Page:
Studio Fink's Palma de Vecchio Popup Square was created at the Galleria d'Arte Moderna e Contemporanea di Bergamo (GAMeC) in northern Italy, to accompany a 100-day exhibition of Renaissance paintings by Italian artist Palma il Vecchio.
The paintings have been brought together on loan from international institutions including the National Gallery in London, the Hermitage in St Petersburg and the Philadelphia Museum of Art, as well as major Italian museums including the Uffizi in Florence, the Galleria Borghese in Rome, and the Gallerie dell'Accademia in Venice.
Led by artist Peter Fink, the studio transformed the museum's "bleak, unforgiving" concrete courtyard into a brightly coloured landscape using astroturf.
Influenced by the vibrant hues in Palma il Vecchio's paintings, Fink wanted to create a space for visitors to interact before and after seeing the exhibition.
The enclosed area is divided into two main sections coloured blue and orange, while pink planters covered in the same material are dotted around the space.
Copies of portions of some of the most recognisable paintings in the exhibition are mounted on the angled sides of these raised elements.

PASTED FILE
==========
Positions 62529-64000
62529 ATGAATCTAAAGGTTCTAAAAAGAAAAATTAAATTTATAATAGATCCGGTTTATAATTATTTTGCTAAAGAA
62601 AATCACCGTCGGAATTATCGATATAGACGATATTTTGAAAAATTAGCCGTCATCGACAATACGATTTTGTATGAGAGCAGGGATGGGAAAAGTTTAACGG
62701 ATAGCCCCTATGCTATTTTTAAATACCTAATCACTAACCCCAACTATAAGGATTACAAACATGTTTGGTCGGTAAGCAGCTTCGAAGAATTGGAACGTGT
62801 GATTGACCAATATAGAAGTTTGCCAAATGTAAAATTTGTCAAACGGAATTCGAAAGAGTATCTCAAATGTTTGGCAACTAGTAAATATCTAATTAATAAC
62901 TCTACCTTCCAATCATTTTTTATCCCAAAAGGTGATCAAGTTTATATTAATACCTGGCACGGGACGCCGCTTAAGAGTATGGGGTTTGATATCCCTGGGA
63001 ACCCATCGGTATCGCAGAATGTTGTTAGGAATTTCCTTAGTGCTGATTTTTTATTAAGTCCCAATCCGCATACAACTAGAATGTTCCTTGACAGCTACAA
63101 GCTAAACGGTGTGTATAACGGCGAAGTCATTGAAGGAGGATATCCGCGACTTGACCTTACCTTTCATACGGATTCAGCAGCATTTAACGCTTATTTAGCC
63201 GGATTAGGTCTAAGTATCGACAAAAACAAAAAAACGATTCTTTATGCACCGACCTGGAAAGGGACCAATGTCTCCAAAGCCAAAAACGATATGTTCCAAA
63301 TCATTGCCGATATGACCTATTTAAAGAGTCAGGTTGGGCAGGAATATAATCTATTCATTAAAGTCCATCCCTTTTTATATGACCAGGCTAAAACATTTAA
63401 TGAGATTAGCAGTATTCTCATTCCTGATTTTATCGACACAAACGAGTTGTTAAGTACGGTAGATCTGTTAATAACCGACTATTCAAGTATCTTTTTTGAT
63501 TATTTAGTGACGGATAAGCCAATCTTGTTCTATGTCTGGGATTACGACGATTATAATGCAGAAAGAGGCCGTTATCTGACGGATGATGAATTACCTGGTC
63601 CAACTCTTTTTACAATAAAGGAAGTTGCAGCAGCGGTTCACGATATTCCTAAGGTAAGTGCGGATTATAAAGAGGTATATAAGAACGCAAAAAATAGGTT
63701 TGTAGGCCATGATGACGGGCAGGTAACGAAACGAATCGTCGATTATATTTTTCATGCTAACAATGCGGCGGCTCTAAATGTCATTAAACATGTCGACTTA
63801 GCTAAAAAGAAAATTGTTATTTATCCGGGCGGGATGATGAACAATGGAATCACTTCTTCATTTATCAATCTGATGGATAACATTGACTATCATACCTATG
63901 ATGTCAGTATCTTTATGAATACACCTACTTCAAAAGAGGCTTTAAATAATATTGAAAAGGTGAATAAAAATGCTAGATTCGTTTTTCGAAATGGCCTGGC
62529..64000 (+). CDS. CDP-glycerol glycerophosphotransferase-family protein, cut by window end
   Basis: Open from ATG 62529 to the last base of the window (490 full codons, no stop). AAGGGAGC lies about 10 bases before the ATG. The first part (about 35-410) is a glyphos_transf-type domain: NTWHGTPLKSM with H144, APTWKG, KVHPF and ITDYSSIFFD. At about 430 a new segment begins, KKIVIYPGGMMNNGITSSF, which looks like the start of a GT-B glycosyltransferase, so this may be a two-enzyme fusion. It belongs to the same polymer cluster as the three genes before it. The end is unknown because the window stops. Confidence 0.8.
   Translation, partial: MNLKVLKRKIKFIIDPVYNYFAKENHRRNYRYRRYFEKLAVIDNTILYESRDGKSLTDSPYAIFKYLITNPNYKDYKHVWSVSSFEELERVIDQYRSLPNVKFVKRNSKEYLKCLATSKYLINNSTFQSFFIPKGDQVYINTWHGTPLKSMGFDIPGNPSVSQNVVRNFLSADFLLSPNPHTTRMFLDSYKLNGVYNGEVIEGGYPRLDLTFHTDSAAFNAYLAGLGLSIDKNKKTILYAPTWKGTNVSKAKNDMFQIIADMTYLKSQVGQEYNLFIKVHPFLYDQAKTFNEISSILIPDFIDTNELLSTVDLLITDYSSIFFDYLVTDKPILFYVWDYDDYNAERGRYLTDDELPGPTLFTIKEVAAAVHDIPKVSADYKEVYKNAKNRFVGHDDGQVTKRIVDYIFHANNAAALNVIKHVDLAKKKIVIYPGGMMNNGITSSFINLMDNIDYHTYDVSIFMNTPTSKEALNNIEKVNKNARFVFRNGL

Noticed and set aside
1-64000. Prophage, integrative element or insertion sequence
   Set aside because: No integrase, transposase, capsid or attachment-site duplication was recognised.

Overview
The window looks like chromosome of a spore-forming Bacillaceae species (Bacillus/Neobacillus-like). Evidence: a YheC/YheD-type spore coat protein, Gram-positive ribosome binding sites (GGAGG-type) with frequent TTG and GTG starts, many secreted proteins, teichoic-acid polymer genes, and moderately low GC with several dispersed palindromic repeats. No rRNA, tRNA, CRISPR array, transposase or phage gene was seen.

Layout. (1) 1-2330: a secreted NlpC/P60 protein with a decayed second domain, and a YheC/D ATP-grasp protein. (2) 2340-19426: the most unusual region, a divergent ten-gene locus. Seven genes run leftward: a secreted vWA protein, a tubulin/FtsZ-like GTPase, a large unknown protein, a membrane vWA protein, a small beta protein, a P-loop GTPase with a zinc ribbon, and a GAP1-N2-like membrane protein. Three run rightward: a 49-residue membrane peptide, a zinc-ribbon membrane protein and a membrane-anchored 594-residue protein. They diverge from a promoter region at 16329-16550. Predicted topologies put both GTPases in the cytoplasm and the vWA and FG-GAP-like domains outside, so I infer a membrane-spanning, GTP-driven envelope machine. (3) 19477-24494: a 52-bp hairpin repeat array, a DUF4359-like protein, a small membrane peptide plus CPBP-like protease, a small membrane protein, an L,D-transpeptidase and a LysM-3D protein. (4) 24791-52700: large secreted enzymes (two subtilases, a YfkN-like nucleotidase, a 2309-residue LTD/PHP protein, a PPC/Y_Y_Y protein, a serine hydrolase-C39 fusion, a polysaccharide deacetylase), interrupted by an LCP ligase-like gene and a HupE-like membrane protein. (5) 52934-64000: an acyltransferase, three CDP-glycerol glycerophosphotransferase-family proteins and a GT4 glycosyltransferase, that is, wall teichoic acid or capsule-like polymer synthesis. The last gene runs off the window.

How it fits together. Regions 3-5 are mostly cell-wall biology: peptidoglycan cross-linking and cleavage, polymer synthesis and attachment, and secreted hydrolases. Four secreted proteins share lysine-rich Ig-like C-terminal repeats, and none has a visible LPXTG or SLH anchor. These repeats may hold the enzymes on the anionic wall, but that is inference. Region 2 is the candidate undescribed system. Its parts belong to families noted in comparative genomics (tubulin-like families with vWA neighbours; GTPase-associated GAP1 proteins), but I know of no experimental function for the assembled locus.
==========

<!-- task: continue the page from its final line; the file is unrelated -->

"The free flowing use of colour is contrasted with enlarged details of drapery depictions taken from Palma de Vecchio paintings, as well as with details of some of the faces seen in favourite subjects of the so-called Holy Conversations that depict mythological and allegorical subjects as conversations in extraordinary landscapes," said Fink.
The orange area is raised slightly higher than the blue section, connected by a set of shallow steps and a gentle slope.
The museum's cafe – housed in an existing pavilion – spills out onto the orange turf with white tables and chairs provided for al-fresco dining.
Small pink stools offer additional seating, and visitors are also encouraged to rest on the sides of the planters.
Photography is by Leonardo Tagliabue.
Client : GAMeCLead Design: Studio Fink, Peter Fink + Richard MarfiakPlanting: StudioGPT, Lucia NusinerLighting: Maurizio Quargnale